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Br J Cancer. 2013 Mar 5;108(4):848-58. doi: 10.1038/bjc.2013.40. Epub 2013 Feb 12.

Oxidative stress specifically downregulates survivin to promote breast tumour formation.

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  • 1Department of Internal Medicine, Charles Drew University of Medicine and Science, Los Angeles, CA 90059, USA. spervin@mednet.ucla.edu



Breast cancer, a heterogeneous disease has been broadly classified into oestrogen receptor positive (ER+) or oestrogen receptor negative (ER-) tumour types. Each of these tumours is dependent on specific signalling pathways for their progression. While high levels of survivin, an anti-apoptotic protein, increases aggressive behaviour in ER- breast tumours, oxidative stress (OS) promotes the progression of ER+ breast tumours. Mechanisms and molecular targets by which OS promotes tumourigenesis remain poorly understood.


DETA-NONOate, a nitric oxide (NO)-donor induces OS in breast cancer cell lines by early re-localisation and downregulation of cellular survivin. Using in vivo models of HMLE(HRAS) xenografts and E2-induced breast tumours in ACI rats, we demonstrate that high OS downregulates survivin during initiation of tumourigenesis. Overexpression of survivin in HMLE(HRAS) cells led to a significant delay in tumour initiation and tumour volume in nude mice. This inverse relationship between survivin and OS was also observed in ER+ human breast tumours. We also demonstrate an upregulation of NADPH oxidase-1 (NOX1) and its activating protein p67, which are novel markers of OS in E2-induced tumours in ACI rats and as well as in ER+ human breast tumours.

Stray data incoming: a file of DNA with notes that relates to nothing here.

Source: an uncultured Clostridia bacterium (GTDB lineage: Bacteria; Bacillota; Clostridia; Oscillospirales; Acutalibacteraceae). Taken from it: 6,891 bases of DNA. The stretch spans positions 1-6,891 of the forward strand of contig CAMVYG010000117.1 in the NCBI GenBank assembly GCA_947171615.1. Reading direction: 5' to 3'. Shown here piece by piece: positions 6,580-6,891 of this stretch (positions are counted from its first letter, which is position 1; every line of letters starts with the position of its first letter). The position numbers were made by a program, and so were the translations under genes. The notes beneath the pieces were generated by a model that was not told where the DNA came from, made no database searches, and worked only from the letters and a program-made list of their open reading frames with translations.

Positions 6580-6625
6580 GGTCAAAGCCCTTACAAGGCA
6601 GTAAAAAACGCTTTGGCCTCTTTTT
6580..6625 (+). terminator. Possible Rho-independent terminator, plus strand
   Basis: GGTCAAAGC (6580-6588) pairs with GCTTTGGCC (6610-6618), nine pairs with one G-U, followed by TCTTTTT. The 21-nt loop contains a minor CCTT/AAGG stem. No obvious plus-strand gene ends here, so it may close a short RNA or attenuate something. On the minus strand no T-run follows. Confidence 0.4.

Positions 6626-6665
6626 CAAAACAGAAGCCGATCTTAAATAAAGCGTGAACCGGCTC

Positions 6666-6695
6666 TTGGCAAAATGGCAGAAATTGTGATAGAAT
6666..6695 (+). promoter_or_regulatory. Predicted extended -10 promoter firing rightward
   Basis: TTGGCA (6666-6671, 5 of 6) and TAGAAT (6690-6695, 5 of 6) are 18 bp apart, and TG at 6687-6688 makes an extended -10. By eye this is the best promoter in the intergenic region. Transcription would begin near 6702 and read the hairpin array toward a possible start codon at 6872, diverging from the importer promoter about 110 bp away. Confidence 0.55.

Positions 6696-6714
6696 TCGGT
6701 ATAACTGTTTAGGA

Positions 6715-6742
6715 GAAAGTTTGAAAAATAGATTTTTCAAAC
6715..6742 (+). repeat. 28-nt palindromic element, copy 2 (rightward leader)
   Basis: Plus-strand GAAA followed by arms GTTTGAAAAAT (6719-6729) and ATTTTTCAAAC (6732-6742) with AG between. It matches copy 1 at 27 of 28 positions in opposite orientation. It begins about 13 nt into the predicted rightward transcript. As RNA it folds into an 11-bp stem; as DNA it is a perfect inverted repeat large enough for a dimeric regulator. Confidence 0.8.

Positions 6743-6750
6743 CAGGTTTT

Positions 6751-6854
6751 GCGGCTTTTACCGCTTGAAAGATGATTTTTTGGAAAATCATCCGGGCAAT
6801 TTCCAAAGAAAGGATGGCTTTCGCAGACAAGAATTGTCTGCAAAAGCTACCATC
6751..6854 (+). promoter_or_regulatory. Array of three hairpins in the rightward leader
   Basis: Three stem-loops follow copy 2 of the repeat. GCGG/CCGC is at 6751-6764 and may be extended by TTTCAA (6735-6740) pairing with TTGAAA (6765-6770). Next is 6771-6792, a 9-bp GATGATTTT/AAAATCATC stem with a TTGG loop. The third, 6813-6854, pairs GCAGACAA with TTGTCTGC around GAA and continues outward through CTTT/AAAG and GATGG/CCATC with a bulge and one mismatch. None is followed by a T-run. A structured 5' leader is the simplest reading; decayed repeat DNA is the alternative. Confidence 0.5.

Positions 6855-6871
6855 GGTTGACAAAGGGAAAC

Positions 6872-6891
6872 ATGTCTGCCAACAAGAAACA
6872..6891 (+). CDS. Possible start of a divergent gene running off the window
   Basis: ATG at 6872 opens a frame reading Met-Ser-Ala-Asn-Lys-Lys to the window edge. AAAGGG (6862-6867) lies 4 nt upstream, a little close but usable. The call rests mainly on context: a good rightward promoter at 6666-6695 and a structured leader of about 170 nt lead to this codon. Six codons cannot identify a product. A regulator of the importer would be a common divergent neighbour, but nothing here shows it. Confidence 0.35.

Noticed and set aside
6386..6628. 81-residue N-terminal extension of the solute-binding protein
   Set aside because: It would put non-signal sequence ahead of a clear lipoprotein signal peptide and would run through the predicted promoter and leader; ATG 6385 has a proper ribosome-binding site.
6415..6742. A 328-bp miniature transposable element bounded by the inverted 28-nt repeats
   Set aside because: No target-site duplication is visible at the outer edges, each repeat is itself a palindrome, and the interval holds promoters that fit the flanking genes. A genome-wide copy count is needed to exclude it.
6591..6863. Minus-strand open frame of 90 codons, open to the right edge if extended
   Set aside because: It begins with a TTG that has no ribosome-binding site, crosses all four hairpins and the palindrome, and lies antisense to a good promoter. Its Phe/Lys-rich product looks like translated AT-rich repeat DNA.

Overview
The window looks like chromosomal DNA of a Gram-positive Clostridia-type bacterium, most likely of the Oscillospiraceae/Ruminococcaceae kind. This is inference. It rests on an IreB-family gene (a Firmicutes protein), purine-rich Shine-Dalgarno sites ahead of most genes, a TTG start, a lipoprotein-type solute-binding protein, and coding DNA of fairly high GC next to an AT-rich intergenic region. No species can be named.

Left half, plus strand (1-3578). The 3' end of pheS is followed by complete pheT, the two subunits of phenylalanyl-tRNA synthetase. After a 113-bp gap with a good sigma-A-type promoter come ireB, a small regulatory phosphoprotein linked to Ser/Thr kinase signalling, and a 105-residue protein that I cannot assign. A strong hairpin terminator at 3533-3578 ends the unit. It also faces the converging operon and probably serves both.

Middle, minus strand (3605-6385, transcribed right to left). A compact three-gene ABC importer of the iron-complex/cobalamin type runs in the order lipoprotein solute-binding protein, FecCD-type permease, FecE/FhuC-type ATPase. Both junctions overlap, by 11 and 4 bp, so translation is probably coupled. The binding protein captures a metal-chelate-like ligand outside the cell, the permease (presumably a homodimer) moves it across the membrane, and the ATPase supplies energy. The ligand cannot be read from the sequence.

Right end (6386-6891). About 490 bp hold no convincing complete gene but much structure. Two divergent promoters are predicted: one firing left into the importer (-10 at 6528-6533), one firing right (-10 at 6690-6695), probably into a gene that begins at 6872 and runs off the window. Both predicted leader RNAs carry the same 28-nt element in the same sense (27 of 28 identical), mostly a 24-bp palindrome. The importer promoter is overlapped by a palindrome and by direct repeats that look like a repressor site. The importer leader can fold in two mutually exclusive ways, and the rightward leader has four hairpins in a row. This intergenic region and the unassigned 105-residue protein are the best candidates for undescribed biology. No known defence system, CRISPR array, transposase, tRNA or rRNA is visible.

Our data, therefore, suggest that downregulation of survivin could be an important early event by which OS initiates breast tumour formation.

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